• Are arrangements actually conducted according to the terms of the written agreements (when written to comply with the law)?

Is this perfect guidance – No.  But it is a significant improvement over any compliance guidance that the OIG has provided in the past.  In fact, we find the OIG’s New General Compliance Guidance to provide an excellent framework for compliance with the Anti-kickback statute, and a number of other federal laws that affect health care providers.

If you have a quick question about this, e-mail Henry Casale at

For an in-depth discussion of the OIG’s November 6, 2023, OIG General Compliance Program Guidance, please check out the Horty Springer Health Law Expressions Podcast  “New OIG General Compliance Program Guidance by Dan Mulholland and Henry Casale.”


May 18, 2023

What is a Medicare NCD and why would an NCD be relevant to the delineation of hospital clinical privileges for certain procedures?

A National Coverage Determination (“NCD”) is a general outline of coverage which is applicable regardless of which Medicare Administrative Contractor (“MAC”) is administering Medicare claims for a particular region.  According to CMS, NCDs are made through an evidence-based process and in some cases are supplemented by outside assistance in order to establish nationwide Medicare payment conditions for the treatment or procedure subject to the NCD.

Medicare does not have the authority to dictate the practice of medicine.  However, the Medicare program does have the authority to define what it will pay for, and under what conditions.  That is where the NCDs (as well as LCDs which are Local Coverage Determinations and are specific to a particular MAC) become relevant to clinical privilege delineations.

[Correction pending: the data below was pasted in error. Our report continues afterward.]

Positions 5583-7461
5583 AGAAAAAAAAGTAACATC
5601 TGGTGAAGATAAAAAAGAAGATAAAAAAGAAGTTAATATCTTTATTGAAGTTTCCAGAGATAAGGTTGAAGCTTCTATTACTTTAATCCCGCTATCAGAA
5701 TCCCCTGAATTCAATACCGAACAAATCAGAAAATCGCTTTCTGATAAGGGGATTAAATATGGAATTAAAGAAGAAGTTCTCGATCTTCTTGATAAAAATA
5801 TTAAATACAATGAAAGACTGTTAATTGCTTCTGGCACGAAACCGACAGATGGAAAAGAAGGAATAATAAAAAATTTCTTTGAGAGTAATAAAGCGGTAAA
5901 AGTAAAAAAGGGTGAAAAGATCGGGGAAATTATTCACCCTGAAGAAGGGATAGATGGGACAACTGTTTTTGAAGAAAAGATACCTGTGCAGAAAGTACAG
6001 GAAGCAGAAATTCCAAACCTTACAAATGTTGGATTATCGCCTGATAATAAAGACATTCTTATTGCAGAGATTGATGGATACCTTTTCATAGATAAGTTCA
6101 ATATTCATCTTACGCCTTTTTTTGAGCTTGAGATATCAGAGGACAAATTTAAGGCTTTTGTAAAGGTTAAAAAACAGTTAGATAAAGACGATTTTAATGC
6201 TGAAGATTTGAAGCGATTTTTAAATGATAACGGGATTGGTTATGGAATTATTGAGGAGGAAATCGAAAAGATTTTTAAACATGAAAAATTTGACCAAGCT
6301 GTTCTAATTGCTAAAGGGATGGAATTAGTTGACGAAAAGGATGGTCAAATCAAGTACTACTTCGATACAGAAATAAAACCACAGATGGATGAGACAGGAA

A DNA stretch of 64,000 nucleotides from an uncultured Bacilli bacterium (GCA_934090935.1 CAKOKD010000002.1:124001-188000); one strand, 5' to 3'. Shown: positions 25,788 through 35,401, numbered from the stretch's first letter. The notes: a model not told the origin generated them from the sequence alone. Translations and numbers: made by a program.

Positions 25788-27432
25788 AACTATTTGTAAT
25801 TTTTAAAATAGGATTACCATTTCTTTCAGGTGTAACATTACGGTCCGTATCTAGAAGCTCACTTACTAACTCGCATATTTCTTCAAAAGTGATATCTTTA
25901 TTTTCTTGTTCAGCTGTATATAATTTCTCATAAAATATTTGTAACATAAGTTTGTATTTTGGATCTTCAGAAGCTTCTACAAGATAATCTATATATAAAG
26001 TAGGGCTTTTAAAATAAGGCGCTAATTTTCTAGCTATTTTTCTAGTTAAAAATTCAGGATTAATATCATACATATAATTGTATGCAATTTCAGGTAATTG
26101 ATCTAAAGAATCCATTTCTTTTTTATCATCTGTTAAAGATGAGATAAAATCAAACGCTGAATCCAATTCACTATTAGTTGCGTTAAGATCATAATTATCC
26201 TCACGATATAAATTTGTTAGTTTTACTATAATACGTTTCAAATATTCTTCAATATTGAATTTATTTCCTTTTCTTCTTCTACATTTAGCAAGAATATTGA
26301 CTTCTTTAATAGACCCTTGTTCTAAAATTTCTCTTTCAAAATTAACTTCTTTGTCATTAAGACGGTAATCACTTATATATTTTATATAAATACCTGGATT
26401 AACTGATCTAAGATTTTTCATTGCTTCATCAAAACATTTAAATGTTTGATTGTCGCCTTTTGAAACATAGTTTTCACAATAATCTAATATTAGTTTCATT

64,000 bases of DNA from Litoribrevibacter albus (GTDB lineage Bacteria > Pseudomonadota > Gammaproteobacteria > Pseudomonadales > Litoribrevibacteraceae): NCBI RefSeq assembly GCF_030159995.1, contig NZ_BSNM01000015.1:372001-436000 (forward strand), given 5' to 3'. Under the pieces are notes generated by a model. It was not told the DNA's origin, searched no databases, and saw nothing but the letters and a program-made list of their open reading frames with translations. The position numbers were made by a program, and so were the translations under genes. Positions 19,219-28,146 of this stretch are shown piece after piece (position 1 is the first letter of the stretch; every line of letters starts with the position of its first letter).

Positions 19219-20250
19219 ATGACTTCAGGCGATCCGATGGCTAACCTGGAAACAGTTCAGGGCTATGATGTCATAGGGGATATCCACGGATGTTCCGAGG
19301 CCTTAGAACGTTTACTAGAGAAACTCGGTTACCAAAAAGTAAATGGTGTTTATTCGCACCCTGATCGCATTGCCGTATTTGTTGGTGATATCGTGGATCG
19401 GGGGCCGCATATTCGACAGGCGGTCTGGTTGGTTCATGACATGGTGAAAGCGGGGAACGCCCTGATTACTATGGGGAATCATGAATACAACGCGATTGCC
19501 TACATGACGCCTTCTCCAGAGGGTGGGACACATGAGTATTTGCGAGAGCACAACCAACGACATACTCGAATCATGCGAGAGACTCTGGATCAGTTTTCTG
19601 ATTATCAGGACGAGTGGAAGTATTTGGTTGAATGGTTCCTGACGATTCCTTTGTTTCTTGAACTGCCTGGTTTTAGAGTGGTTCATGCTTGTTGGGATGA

For example, the NCD for Percutaneous Left Atrial Appendage Closure (“LAAC”) describes the conditions under which Medicare will pay for LAAC technical and professional services.  Among the requirements of the current NCD, the LAAC must be performed by an interventional cardiologist, electrophysiologist, or cardiovascular surgeon who satisfies the following criteria:

(1)        Has received training prescribed by the manufacturer on the safe and effective use of the device prior to performing LAAC; and

(2)        Has performed ≥ 25 interventional cardiac procedures that involve transeptal puncture through an intact septum; and

(3)        Continues to perform ≥ 25 interventional cardiac procedures that involve transeptal puncture through an intact septum, of which at least 12 are LAAC, over a 2-year period.

What happens if you do not use the NCD in your delineation of clinical privileges for an LAAC?  That is not unlawful.  But neither the Hospital’s nor the physician’s claim will be reimbursed by Medicare if the physician who performs the LAAC does not at least satisfy the requirements in the NCD (or any other procedure where an NCD or LCD specifies certain training and/or experience).

If a claim has been submitted for such a procedure by a physician who did not satisfy the NCD or LCD’s criteria, then both the technical and the professional fees paid by the Medicare program for that procedure must be refunded.  Submitting a claim to Medicare in reckless disregard or in deliberate ignorance of Medicare’s conditions of payment constitutes a False Claim.  Keeping the reimbursement for a claim that should not have been submitted to Medicare because it did not satisfy the requirements of an NCD or LCD constitutes a “reverse false claim.”   The penalty for a violation of the False Claims Act is three times the amount of the claim plus a possible per claim penalty of between $13,508-$27,018.

Therefore, a prudent hospital will be aware of Medicare’s conditions of payment, where they exist, and will make their delineation of clinical privileges for an LAAC, or any other procedure where physician qualifications are defined in an NCD or LCD, so that at a minimum, the clinical privileges needed to perform that procedure in the hospital meet or exceed the requirements in any relevant NCD or LCD.

If you have a quick question about this, e-mail Henry Casale at

If you want to learn more about the False Claims Act, Anti-Kickback Statute, the Stark law, amendments to the regulations of those laws, and much more, consider joining Dan Mulholland and Henry Casale in Phoenix November 16-18, 2023, for our next seminar.  

In the interim, be sure to check out “The Kickback Chronicles” on the Health Law Expressions Podcast featuring Hala Mouzaffar and Henry Casale, so you can learn from the misfortune of others.